Winter (we hope), Masters behind us: 'Dye'ing to play golf
For those of us who live in 12-month golf seasons, it’s easy to forget that much of the country eagerly awaits spring and that chance to finally get out and dust off the golf clubs. The storms, it seems, have been unrelenting this year for the folks in the northern half of the country, particularly the northeast, which has already had two false starts to the golf season.
But with the Masters in the rear view mirror, it is indeed golf season. From the mid-Atlantic (where there have actually been some really hot days already) to New York and New England, courses are open and ready to welcome golfers.
One Northeast course I’d like to get another crack at is Pete and Perry Dye’s Pound Ridge Golf Clubin Westchester County, N.Y., just minutes from the city. (They’re up and running and offering some special deals and packages at PoundRidgegolf.com.) It’s one of the most difficult – and beautiful courses I’ve ever played (read my review here) – and I didn’t exactly show up with my “A” game last year when I tackled it. It was more like my “D-minus.”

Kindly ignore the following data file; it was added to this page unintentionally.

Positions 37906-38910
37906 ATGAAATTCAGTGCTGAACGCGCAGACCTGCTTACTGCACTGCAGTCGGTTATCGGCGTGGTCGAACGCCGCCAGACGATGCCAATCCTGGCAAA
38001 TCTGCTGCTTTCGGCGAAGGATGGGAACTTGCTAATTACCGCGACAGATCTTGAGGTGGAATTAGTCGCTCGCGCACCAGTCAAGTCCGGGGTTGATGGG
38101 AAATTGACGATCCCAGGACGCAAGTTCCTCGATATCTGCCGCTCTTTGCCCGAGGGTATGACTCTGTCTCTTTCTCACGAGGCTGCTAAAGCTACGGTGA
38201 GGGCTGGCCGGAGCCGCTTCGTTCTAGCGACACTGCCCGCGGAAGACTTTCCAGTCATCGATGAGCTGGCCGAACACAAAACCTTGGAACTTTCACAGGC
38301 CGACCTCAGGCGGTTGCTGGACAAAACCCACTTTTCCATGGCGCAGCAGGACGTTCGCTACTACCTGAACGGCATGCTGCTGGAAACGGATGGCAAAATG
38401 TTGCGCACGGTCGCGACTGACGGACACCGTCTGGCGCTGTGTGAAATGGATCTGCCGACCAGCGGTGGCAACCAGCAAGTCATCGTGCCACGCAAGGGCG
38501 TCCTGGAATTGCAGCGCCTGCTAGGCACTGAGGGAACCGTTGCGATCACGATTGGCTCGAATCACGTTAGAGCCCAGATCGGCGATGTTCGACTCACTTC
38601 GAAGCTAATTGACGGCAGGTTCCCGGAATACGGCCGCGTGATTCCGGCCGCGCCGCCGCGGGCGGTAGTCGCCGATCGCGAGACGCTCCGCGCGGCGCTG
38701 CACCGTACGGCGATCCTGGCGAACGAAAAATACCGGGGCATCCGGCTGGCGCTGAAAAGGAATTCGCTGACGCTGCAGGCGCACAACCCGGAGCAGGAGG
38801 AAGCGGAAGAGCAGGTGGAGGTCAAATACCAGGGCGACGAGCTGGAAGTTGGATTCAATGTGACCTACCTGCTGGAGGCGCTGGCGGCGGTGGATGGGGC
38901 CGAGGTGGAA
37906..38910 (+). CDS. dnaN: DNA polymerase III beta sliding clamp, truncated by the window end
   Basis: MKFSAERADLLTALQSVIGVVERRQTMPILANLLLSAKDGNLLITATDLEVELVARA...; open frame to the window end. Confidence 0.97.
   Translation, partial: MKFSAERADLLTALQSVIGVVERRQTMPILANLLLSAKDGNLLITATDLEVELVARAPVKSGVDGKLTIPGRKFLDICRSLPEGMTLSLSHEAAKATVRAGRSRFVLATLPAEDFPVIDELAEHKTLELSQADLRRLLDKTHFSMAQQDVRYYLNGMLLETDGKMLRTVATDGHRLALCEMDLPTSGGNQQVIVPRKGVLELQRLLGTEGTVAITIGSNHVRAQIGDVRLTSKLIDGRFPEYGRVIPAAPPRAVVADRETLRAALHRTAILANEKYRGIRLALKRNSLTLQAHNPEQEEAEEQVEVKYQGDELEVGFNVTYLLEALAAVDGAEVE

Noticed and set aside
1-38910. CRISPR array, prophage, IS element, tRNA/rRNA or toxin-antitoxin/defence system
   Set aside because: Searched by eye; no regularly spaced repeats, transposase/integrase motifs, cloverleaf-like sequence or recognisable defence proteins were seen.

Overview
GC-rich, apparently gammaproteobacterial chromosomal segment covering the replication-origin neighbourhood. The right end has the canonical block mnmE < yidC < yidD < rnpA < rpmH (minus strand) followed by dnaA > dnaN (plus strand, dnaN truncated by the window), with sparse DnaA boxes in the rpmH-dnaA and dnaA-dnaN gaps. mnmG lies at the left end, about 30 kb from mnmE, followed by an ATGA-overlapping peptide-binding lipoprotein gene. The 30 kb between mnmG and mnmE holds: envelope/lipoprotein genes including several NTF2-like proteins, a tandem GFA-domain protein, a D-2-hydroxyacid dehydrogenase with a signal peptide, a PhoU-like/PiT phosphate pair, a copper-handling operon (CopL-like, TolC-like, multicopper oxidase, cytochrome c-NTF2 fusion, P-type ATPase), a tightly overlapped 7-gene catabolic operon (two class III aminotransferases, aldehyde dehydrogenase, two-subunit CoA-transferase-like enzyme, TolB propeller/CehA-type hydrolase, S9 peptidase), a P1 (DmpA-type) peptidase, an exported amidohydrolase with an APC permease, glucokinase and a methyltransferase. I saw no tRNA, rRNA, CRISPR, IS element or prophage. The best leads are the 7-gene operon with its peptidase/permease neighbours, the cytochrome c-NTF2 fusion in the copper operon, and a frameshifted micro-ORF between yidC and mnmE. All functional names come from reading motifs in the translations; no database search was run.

But that’s Pete Dye. His course at French Lick (Indiana) Resort is much the same way. I actually showed up to that course feeling pretty good about game, but eventually Dye won. Still, both courses were great experiences.
I know Dye gets a lot of criticism, but by in large, I like his courses. I just returned from the Omni Amelia Island Plantation Resort on the northeast coast of Florida. One of the courses there is the Oak Marsh Course, an outstanding Dye design that takes advantage of the natural saltwater marshes and majestic oaks along the Intercoastal Waterway. It’s a prime example of a playable Dye Course that’s mighty tough if you tackle it from the back tees, but plenty forgiving from the forward tees.
Of course the granddaddy Pete Dye Course of them all is coming up next at The Players Championship – The TPC Sawgrass Players Stadium Course. It’s been revamped a couple of times, but stands as a modern classic. The island green 17th, which was Alice Dye’s idea, is one of the most copied holes of all time. And if imitation is the most sincere form of flattery? well, you get the idea.
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